By NORM D. GUERRE
ITB RALEIGH – Early yesterday morning, Mayor Nancy McFarlane made one of the most controversial decisions in her career: to suspend ITB asylum rules and allow thousands of OTB refugees stranded in North Hills to enter ITB via the Beltline. Although ITB’ers are known for their humanitarianism, the flood of OTB refugees has strained both ITB infrastructure and compromised its exclusivity.
ITB continues to be the most popular destination for refugees arriving from Outside the Beltline. It has reached a record number of new asylum applications, with almost 15,000 by the end of August.
Ridge Road neighborhoods have created a quota system that redistributes asylum seekers throughout their borders based on tax income and existing population density, the purpose of which is to eliminate concentrated pockets of hockey fans such as found in “Little OTB” in the Glenwood South neighborhood.
Mordecai has opted out of any plans for a quota system and, according to Home Office figures, has accepted 216 OTB refugees under the Fans of the Big East Relocation Scheme since it began in May 2015. Neighborhood spokesperson Larry Lassiter has said Mordecai neighborhood will accept up to 500 refugees from OTB over the next six months.
Tensions in the ITB have been rising because of the disproportionate burden faced by some neighborhoods, particularly Boylan Heights, Hayes Barton, and Anderson Heights, where migrants have been arriving primarily overland but in any manner possible.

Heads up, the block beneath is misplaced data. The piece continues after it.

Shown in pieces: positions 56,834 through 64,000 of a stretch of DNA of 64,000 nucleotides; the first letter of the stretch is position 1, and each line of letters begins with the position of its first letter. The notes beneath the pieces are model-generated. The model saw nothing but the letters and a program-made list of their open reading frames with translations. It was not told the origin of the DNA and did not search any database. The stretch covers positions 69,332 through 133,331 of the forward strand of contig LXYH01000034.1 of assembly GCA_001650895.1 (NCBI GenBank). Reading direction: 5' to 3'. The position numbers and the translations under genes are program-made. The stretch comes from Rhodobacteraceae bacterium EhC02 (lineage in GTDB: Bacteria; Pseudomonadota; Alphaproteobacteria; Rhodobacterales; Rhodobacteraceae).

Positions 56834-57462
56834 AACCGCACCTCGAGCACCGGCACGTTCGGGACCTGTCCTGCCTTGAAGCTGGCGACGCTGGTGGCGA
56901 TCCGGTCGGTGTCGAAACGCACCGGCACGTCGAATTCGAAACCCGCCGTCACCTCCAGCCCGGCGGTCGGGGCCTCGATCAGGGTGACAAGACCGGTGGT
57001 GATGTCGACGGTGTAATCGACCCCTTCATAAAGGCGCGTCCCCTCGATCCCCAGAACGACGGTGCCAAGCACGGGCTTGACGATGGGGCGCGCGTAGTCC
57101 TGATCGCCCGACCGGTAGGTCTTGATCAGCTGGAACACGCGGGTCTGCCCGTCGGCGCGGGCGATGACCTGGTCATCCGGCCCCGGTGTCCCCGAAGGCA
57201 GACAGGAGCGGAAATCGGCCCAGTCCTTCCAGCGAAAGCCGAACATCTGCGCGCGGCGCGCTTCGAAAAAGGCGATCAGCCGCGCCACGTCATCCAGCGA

Cameron Park and the ITB Commission are in talks to impose a new tax that would help them deal with the increasing costs (and shame) of the OTB refugee crisis, reports said Saturday, citing the News & Observer. A portion of the money collected from the surcharge would be given to neighborhoods like Blount Street, Five Points, Drewry Hills and the Warehouse District to help them secure their porous borders, the North State Journal reported.
A second part of the funds is planned to be sent to neighborhoods that have served as popular destinations among refugees such as Glenwood South. The last portion – and vast bulk – of the tax would be distributed among Neighborhoods of Origin such as Leesville, Brentwood, Oak Park, and Quail Ridge to encourage its refugees to continue living there.
In addition to the strain of absorbing extra residents, ITB schools are already feeling the strain of the children of undocumented OTB’ers. Daniels, an ESL school, will be taking in most of the refugee OTB children. However, teachers who can speak OTB are in short supply. Superintendent Dr. James Merrill has suggested that “…we continue our search for teachers who can speak and teach OTB. We’ll probably find them by recruiting at UNC-Charlotte or maybe Duke.”
Although most neighborhoods within the ITB have overall been able to accommodate the refugees, reaction by private citizens has been mixed. In an interview with Ungrammared, 6th-generation ITBer Wooden Haywood Burke III said, “Why can’t they just assimilate like every other group that’s come to ITB? If I moved OTB I’d be driving a Mini Cooper or a Prius. It’s ITB, folks, get yourself a Tahoe!”